Understanding the influence of text complexity and question type on reading outcomes

Mercedes Spencer, Allison F. Gilmour, Amanda C. Miller, Angela M. Emerson, Neena M. Saha, Laurie E. Cutting*

*Corresponding author for this work

Research output: Contribution to journalArticlepeer-review

23 Scopus citations


In the current study, we examined how student characteristics and cognitive skills, differing levels of text complexity (cohesion, decoding, vocabulary, and syntax), and reading comprehension question types (literal, inferential, critical analysis, and reading strategy) affected different types of reading outcomes (multiple-choice reading comprehension questions, free recall, and oral reading fluency) in a sample of 181 native English-speaking adolescents (9 to 14.83 years). Results from item response theory one-parameter models and multilevel models suggested that different cognitive skills predicted performance across the three reading outcomes. After controlling for student characteristics and cognitive skills, text complexity negatively impacted reading outcomes, particularly oral reading fluency and free recall. Critical analysis and inferential questions emerged as the most difficult types of comprehension questions. The implications of these findings are discussed.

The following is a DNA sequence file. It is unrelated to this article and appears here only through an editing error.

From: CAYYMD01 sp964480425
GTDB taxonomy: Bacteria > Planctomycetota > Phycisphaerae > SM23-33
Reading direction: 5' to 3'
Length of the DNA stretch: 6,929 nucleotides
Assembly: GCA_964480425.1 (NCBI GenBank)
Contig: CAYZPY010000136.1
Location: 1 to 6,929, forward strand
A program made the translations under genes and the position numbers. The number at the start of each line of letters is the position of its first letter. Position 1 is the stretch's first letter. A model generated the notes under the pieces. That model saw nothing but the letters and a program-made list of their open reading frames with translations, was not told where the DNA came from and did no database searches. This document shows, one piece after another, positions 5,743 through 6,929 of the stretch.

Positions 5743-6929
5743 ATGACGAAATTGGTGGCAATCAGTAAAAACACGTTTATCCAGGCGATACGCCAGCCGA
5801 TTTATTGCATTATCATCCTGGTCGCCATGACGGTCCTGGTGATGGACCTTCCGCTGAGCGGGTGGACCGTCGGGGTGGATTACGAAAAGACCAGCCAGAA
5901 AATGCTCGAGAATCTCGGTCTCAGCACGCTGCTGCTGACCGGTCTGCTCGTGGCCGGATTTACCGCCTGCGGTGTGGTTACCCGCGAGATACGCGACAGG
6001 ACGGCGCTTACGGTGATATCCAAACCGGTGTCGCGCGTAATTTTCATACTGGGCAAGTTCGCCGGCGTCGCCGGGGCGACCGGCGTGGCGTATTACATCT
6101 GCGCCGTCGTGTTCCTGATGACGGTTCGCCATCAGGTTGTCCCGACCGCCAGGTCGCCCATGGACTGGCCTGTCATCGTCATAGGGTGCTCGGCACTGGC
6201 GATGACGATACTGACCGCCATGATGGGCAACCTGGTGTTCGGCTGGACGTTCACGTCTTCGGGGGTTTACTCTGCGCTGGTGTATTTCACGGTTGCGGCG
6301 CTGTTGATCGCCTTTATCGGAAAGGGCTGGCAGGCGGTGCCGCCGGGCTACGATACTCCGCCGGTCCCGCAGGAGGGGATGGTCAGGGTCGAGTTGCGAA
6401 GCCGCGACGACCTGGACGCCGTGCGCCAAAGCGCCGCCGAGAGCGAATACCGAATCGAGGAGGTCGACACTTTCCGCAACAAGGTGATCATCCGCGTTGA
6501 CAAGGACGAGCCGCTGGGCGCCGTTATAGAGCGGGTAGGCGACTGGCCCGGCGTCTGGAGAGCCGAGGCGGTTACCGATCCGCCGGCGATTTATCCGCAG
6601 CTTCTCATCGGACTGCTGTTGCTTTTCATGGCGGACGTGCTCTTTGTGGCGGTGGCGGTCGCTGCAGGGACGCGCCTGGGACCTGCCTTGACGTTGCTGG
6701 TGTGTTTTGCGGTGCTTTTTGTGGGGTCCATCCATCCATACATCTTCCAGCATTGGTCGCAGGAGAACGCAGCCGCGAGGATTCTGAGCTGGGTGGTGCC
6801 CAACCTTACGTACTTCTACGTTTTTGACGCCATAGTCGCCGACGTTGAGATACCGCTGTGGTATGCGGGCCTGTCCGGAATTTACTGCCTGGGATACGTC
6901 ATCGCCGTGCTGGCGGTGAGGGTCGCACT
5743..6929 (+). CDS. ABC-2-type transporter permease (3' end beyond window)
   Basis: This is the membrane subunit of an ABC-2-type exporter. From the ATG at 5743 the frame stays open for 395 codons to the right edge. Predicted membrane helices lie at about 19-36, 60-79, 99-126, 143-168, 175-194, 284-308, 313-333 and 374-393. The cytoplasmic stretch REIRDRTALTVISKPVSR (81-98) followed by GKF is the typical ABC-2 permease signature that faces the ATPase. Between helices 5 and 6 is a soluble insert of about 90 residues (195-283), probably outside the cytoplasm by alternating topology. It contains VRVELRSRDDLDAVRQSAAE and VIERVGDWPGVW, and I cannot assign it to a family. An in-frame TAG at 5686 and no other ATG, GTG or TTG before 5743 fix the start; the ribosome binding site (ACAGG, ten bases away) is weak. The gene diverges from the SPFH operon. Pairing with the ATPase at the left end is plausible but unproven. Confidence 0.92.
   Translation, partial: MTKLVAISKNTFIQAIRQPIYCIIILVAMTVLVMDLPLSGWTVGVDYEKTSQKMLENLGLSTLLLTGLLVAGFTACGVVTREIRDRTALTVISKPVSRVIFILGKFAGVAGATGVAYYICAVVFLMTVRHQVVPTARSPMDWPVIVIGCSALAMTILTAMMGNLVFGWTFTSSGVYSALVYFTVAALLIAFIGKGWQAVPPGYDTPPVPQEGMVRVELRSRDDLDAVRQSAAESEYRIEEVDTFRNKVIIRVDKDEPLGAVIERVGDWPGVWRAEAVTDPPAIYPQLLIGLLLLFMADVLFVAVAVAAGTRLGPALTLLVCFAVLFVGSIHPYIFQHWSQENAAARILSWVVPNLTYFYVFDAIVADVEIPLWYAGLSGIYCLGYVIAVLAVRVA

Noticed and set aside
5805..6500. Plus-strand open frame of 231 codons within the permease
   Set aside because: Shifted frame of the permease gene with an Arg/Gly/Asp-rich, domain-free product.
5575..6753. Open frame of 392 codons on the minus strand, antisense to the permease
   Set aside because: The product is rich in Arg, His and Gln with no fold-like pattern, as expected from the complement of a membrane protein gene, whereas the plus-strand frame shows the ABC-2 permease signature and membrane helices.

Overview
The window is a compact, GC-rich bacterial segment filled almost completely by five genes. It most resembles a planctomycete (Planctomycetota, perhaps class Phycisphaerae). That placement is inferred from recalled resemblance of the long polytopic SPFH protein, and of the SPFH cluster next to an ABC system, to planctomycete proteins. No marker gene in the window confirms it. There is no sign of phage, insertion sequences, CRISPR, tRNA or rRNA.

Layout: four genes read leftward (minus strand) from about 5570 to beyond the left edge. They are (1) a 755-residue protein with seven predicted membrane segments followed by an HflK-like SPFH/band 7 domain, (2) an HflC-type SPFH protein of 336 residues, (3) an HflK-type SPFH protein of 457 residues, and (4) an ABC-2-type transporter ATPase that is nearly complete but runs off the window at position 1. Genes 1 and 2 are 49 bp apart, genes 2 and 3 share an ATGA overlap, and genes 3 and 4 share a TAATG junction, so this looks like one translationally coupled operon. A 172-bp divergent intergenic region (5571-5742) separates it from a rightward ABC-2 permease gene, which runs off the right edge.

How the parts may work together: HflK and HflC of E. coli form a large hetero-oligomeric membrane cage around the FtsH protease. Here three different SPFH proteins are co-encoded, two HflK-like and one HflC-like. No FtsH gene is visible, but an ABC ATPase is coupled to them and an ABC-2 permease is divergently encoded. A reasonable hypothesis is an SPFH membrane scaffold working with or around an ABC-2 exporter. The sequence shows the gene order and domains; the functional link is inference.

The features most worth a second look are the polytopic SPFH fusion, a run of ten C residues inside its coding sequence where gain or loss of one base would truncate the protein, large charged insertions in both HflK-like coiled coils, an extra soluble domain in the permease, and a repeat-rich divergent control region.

Original languageEnglish (US)
Pages (from-to)603-637
Number of pages35
JournalReading and Writing
Issue number3
StatePublished - Mar 15 2019


  • Assessment
  • Item response theory
  • Multilevel models
  • Oral reading fluency
  • Reading comprehension

ASJC Scopus subject areas

  • Neuropsychology and Physiological Psychology
  • Education
  • Speech and Hearing
  • Linguistics and Language


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